Following a pause for humanitarian evacuations from 1600-1900 local time (1400-1700 UTC) on 17 April 2023, the Rapid Support Forces (RSF) paramilitary group and the Sudanese Armed Forces continued fighting for a third consecutive day as they vie for control of the capital Khartoum, Khartoum International Airport (HSSK/KRT) and Merowe International Airport (HSMN/MWE). Local media report that the Sudanese military has also carried out airstrikes in Bahri, Khartoum, Omdurman and other locations in the country. The conflict began on 15 April after multiple days of heightened tensions between the two groups regarding disagreements on several issues, including the plan for how the RSF should be integrated with the Sudanese military and the pathway for Sudan to return to civilian rule. At least 100 people have been killed thus far — including at least 56 civilians — and 595 more have been injured. In Khartoum, the fighting is concentrated near Al-Siteen Street, Sudanese military headquarters, and the Presidential Palace. Power outages are also occurring across the city.

On 16 April, heavy fighting occurred in Khartoum and the Darfur region. Fighting within Khartoum was concentrated near the Khartoum refinery, the Military Industrialization headquarters in the Al-Jili area, and on the Blue Nile Road and Railway Bridge that connects northern Khartoum to the southern part of the city. Sudanese military officials also reported clashes with the RSF in the cities of Port Sudan, Al-Qadarif and Kotsi, as well as in the communities of Kotsi, Nasya and Zalingei.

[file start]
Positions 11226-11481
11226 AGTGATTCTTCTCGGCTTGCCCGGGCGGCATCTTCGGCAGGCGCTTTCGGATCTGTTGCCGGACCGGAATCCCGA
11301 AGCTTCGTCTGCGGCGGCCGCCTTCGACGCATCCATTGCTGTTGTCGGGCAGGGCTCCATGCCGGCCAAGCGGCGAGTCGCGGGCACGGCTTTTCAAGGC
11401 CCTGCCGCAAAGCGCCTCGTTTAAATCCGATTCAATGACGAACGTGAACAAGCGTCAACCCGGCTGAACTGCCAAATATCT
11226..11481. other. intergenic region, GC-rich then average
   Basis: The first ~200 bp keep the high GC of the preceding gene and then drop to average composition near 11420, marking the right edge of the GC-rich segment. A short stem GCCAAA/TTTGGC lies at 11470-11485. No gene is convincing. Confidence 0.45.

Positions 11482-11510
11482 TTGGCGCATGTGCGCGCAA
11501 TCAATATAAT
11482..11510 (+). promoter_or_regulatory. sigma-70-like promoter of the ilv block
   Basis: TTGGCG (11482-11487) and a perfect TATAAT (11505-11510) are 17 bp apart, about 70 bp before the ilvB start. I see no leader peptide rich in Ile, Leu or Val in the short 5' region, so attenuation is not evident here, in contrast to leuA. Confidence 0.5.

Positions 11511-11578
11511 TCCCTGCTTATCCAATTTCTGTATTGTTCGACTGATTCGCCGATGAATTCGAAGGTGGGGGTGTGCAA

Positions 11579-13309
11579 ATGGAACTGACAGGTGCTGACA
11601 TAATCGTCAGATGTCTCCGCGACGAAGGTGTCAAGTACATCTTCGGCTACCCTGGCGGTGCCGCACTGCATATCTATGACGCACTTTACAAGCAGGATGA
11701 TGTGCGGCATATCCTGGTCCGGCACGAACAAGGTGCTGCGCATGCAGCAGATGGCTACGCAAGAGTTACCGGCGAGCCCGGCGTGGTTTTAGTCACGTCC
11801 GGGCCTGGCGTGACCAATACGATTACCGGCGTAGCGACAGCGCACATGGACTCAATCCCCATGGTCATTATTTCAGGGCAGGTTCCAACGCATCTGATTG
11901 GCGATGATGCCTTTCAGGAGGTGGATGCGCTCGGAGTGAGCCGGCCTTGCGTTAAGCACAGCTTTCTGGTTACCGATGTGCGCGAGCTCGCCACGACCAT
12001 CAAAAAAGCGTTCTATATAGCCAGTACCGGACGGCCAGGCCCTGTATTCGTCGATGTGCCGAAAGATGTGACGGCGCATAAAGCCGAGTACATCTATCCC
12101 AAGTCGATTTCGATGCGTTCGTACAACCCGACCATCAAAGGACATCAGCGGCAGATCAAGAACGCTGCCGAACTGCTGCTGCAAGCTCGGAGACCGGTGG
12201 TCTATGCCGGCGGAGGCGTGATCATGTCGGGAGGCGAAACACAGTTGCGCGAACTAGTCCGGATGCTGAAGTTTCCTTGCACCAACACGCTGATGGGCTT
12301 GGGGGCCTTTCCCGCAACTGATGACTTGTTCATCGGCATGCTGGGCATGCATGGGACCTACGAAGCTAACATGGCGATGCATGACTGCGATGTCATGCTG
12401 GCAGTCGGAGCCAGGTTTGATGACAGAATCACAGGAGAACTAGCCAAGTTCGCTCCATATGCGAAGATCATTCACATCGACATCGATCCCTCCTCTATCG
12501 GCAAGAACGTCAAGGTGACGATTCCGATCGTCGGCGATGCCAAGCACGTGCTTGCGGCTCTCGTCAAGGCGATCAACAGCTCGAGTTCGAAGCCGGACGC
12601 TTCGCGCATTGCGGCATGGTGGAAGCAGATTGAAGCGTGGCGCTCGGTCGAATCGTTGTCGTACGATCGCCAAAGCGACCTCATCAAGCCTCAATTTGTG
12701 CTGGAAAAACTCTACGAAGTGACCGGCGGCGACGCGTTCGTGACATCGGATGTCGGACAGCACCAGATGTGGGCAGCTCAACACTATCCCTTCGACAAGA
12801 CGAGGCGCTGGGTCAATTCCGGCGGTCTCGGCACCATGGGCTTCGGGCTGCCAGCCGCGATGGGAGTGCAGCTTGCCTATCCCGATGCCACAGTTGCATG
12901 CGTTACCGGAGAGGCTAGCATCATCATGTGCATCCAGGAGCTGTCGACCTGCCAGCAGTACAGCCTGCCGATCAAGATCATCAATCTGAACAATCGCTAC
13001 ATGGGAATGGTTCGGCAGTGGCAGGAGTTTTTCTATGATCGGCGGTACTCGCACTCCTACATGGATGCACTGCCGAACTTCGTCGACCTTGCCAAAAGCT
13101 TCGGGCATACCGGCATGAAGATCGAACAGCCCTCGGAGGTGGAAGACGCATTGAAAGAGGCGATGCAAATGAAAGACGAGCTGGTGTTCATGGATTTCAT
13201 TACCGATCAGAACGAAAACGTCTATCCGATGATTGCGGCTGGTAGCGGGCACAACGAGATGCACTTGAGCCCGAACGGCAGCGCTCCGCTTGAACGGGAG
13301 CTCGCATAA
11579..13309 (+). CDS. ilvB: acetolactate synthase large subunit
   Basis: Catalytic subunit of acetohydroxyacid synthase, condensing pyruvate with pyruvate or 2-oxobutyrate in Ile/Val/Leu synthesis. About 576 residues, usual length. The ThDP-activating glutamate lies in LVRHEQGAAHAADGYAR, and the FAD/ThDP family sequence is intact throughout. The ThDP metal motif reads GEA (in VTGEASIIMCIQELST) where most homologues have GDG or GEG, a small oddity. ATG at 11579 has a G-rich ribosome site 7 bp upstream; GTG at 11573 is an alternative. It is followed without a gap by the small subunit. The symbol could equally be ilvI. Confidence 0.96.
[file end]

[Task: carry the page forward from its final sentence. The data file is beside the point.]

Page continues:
Analyst Comment: The situation on the ground remains precarious. The RSF has made repeated claims regarding its seizure of key locations and facilities, which Sudanese military forces have denied. It is difficult to fully authenticate claims from leaders of either side. A military resolution is unlikely in the short-term, given recent statements and demands from both parties. The Sudanese military has stated that it will only enter into negotiations if the RSF agrees to disband its military wing, a condition that Gen. Mohamed Hamdan Dagalo — the leader of the RSF — is unlikely to accept. Leaders from the U.N. and the African Union are in contact with Sudanese military chief Gen. Abdel Fattah al-Burhan and RSF commander Gen. Dagalo in an attempt to de-escalate the situation; however, international mediation has not produced notable progress so far.